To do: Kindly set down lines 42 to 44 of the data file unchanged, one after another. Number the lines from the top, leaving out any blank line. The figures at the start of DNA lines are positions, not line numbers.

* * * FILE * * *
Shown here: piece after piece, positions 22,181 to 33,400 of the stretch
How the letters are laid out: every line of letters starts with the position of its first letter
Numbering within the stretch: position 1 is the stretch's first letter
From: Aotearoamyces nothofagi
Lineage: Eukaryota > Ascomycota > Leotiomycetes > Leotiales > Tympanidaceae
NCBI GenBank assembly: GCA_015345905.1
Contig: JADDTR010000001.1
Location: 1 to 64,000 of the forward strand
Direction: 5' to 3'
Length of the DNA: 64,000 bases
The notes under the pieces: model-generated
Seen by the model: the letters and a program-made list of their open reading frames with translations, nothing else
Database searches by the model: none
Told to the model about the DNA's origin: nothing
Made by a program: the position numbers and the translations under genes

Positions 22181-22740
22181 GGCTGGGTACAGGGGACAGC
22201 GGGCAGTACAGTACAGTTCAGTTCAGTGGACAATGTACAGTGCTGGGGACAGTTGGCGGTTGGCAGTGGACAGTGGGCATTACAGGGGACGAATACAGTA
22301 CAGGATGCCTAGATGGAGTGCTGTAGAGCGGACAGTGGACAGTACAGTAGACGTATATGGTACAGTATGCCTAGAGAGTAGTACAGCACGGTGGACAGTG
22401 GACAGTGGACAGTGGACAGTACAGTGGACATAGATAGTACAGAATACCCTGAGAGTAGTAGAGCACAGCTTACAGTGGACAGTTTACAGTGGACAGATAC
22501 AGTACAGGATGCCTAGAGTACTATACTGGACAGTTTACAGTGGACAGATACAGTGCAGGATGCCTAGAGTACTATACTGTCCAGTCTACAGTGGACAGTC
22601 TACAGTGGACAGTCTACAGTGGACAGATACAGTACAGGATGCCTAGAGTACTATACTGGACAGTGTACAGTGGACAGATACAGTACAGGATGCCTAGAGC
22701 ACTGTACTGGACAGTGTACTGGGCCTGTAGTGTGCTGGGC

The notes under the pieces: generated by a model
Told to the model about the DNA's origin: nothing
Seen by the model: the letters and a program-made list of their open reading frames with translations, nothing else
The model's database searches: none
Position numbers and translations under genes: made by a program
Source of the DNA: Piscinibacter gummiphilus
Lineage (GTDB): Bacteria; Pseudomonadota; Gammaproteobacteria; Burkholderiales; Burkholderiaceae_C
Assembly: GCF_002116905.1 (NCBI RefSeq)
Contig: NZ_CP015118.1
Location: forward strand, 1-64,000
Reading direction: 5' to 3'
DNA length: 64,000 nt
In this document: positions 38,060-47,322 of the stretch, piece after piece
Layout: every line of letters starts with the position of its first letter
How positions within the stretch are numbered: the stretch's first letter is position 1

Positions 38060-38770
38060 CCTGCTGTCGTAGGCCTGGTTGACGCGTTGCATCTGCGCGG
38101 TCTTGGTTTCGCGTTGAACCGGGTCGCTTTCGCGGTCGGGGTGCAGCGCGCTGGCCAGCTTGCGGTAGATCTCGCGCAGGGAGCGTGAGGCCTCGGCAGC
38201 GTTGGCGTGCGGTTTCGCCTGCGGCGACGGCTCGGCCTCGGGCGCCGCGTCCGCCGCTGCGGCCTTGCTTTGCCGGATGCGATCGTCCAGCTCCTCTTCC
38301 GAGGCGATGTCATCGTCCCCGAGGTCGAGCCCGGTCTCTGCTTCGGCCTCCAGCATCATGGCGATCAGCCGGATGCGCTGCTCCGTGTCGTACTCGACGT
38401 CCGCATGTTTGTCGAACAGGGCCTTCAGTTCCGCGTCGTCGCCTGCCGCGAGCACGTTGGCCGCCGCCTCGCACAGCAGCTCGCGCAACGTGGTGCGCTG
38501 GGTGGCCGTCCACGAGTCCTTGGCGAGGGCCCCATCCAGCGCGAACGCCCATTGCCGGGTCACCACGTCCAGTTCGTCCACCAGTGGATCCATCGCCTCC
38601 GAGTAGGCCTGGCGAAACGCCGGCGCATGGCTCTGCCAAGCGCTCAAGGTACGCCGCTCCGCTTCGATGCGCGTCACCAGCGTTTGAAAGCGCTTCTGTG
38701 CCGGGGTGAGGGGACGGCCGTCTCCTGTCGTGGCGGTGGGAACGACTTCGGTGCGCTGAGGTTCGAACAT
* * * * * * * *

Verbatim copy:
38201 GTTGGCGTGCGGTTTCGCCTGCGGCGACGGCTCGGCCTCGGGCGCCGCGTCCGCCGCTGCGGCCTTGCTTTGCCGGATGCGATCGTCCAGCTCCTCTTCC
38301 GAGGCGATGTCATCGTCCCCGAGGTCGAGCCCGGTCTCTGCTTCGGCCTCCAGCATCATGGCGATCAGCCGGATGCGCTGCTCCGTGTCGTACTCGACGT
38401 CCGCATGTTTGTCGAACAGGGCCTTCAGTTCCGCGTCGTCGCCTGCCGCGAGCACGTTGGCCGCCGCCTCGCACAGCAGCTCGCGCAACGTGGTGCGCTG